Democratic presidential candidate Pete Buttigieg speaks often of his religion—but he tailors it to fit his politics, and it focuses on works over faith
It has become a cliché to refer to Quentin Tarantino’s Once Upon a Time in Hollywood as a “love letter”—to Tinseltown, to Tarantino’s youth, to 1969 itself (just in time for the year’s 50th anniversary!). But even with its smattering of gratuitous violence, the film is better described as a fairy tale (hence its title’s first four words).
What is a love letter is the film’s meticulously textured Columbia Records soundtrack. And what it’s a love letter to is the era in which the thrilling combustibility of genre-free 1960s pop was accessible to anyone within earshot of AM radio.
Interspersed among high-energy, period-piece hits by Neil Diamond, the Bob Seger System, Chad & Jeremy, Roy Head & the Traits, Mitch Ryder & the Detroit Wheels, the Box Tops, and the Rod Evans–era Deep Purple (twice) are ’60s air checks—in appropriately tinny mono and replete with ads—from “Humble” Harve Miller and the Real Don Steele, DJs on what was from 1965 to 1980 one of Los Angeles’ hottest Top-40 stations, KHJ (“Boss Radio”).
Miller shills for Mug root beer then spins “Hector” by the Village Callers. “The Real” Don Steele hawks Tanya tanning butter; spins Simon & Garfunkel’s “Mrs. Robinson,” Los Bravos’ “Bring a Little Lovin’,” and Dee Clark’s “Hey Little Girl”; reads a weather report, and ad-libs an announcement for an upcoming Class of ’58 high-school reunion.
The soundtrack’s tone, however, is set by Paul Revere & the Raiders, who are represented by “Hungry” and “Good Thing” (both Top 10 hits) and “Mr. Sun, Mr. Moon” (which only made the Top 20 but enjoyed a kind of parallel-universe popularity when rewritten as the Swingy-Doll theme).
More importantly where both Tarantino’s film and the year 1969 are concerned, both “Hungry” and “Good Thing” were produced by Terry Melcher, the son of Doris Day and, along with the Beach Boys’ Dennis Wilson, an acquaintance of an LSD-dropping hippy ex-con and aspiring singer-songwriter named Charles Manson.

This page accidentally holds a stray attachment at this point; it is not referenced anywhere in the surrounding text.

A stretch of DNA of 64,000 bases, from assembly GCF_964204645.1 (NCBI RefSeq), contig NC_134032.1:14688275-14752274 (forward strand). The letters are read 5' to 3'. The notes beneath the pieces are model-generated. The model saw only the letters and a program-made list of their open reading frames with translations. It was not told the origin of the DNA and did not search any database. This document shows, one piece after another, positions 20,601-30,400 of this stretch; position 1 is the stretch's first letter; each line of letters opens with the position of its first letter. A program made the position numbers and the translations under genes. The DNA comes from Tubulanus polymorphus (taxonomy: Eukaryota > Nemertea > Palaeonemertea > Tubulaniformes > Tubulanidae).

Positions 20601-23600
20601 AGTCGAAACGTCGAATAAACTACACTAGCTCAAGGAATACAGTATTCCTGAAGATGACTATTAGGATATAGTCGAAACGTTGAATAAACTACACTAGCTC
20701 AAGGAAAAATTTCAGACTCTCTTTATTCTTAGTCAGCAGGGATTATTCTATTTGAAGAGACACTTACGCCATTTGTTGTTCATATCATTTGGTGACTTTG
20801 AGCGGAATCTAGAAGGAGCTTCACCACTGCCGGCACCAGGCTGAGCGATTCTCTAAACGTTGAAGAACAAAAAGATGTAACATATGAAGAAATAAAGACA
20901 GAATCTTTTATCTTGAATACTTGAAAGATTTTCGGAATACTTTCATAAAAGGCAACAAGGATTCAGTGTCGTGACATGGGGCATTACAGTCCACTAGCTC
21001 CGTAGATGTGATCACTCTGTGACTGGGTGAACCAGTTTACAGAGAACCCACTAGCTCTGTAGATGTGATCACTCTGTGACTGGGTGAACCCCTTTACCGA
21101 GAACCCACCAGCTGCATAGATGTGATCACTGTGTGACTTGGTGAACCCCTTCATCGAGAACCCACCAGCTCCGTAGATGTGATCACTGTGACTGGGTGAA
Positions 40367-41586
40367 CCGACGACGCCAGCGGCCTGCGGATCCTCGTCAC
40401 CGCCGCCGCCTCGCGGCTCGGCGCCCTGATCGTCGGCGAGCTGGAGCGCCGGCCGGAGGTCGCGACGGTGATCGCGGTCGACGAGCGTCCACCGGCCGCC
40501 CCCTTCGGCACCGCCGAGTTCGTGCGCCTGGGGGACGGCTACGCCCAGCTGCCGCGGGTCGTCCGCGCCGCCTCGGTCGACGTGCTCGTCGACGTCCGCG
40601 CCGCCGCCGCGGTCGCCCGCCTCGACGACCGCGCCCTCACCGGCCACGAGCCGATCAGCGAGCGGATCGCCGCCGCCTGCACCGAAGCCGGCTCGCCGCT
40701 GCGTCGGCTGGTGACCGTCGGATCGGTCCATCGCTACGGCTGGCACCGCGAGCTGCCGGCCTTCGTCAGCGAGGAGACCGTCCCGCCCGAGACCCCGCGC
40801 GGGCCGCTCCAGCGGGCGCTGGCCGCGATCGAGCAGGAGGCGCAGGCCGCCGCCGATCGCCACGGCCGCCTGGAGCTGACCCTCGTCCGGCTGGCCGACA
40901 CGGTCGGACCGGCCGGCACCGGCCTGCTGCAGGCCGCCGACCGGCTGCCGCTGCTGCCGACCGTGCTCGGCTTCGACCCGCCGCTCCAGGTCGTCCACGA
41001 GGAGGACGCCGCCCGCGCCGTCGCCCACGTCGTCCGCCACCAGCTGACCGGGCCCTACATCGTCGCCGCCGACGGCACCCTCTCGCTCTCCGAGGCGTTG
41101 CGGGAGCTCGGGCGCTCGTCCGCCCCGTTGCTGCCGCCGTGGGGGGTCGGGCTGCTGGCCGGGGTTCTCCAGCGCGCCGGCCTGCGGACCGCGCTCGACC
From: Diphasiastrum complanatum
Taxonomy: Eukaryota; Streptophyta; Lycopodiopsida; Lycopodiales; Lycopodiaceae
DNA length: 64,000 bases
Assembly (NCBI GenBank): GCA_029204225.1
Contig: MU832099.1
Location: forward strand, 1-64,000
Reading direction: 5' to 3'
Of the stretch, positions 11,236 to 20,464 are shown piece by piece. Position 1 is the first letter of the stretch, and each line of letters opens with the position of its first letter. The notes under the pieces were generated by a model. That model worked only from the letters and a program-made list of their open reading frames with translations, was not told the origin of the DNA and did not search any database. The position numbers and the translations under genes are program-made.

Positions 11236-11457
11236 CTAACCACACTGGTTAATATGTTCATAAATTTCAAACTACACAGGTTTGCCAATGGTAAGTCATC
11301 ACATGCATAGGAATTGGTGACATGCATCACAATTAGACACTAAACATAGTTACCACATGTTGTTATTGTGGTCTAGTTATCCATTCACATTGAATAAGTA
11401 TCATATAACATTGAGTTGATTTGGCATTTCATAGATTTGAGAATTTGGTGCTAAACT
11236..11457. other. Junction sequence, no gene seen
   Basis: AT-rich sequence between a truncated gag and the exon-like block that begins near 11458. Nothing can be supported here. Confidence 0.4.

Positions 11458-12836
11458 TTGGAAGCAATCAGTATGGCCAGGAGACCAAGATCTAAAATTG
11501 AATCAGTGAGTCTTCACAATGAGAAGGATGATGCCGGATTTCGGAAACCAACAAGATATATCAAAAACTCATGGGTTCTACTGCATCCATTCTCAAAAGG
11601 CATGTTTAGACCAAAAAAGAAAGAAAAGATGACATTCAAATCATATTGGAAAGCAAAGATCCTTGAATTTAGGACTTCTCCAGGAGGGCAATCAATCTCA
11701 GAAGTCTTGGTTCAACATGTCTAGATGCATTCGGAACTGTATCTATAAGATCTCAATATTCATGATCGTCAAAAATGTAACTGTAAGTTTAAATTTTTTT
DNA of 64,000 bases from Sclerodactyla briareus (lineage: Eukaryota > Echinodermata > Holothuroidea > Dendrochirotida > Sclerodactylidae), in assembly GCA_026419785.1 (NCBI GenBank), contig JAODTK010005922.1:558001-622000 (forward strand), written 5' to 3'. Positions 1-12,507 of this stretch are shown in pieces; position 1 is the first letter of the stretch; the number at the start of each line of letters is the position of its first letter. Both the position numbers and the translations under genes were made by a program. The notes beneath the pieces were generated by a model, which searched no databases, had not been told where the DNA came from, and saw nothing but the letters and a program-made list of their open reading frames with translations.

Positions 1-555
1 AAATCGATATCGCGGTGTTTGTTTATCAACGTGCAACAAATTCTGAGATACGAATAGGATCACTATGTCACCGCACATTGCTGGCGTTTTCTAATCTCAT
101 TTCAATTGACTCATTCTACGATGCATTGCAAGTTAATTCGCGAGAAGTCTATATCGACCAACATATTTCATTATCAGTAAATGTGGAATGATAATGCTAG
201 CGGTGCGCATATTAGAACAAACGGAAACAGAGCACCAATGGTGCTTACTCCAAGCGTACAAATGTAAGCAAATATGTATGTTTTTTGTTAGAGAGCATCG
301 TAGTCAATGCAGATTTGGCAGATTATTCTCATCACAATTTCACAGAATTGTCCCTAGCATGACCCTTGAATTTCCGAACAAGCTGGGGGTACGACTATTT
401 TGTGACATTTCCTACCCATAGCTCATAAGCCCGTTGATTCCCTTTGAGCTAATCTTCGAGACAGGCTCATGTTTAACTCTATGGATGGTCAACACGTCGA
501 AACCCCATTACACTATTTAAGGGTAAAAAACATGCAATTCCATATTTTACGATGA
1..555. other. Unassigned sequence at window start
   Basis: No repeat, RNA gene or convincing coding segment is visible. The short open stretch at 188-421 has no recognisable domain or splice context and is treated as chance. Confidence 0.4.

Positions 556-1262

It was Melcher’s former house on Cielo Drive in which four of Manson’s followers murdered Sharon Tate, Jay Sebring, Wojciech Frykowski, and Abigail Folger on Aug. 8 and 9, 1969, allegedly as payback for Melcher’s refusal to land Manson a recording deal.
Melcher died in 2004, having unwaveringly maintained that his dealings with Manson were strictly business. It’s a claim of which some observers have been skeptical (for reasons made clear in the new book by the investigative journalist Tom O’Neill, Chaos: Charles Manson, the CIA, and the Secret History of the Sixties).
Whatever the truth, Melcher has long symbolized the good-vibrations-vs.-hearts-of-darkness dualism at the core of the ’60s pop-music scene. And his association with music featured in Once Upon a Time in Hollywood, tenuous though that association may be, casts a pall over the soundtrack’s otherwise almost too heartwarmingly nostalgic glow.
EXACTLY ONE WEEK after the Tate murders, Creedence Clearwater Revival took the stage at Woodstock and turned in a performance that by all reliable accounts was one of the tightest and hardest hitting of the entire festival.
The band’s just-released, complete-and-unabridged Live at Woodstock (Craft) confirms that assessment.
The set kicks off with “Born on the Bayou” and, in keeping with the title of the penultimate number, keeps on chooglin’ for almost an hour, gradually winning over a crowd that, in his autobiography, John Fogerty describes as having just been “put to sleep” by the Grateful Dead.
The group’s secret? Playing sober, a footnote that may be the biggest wake-up call of all.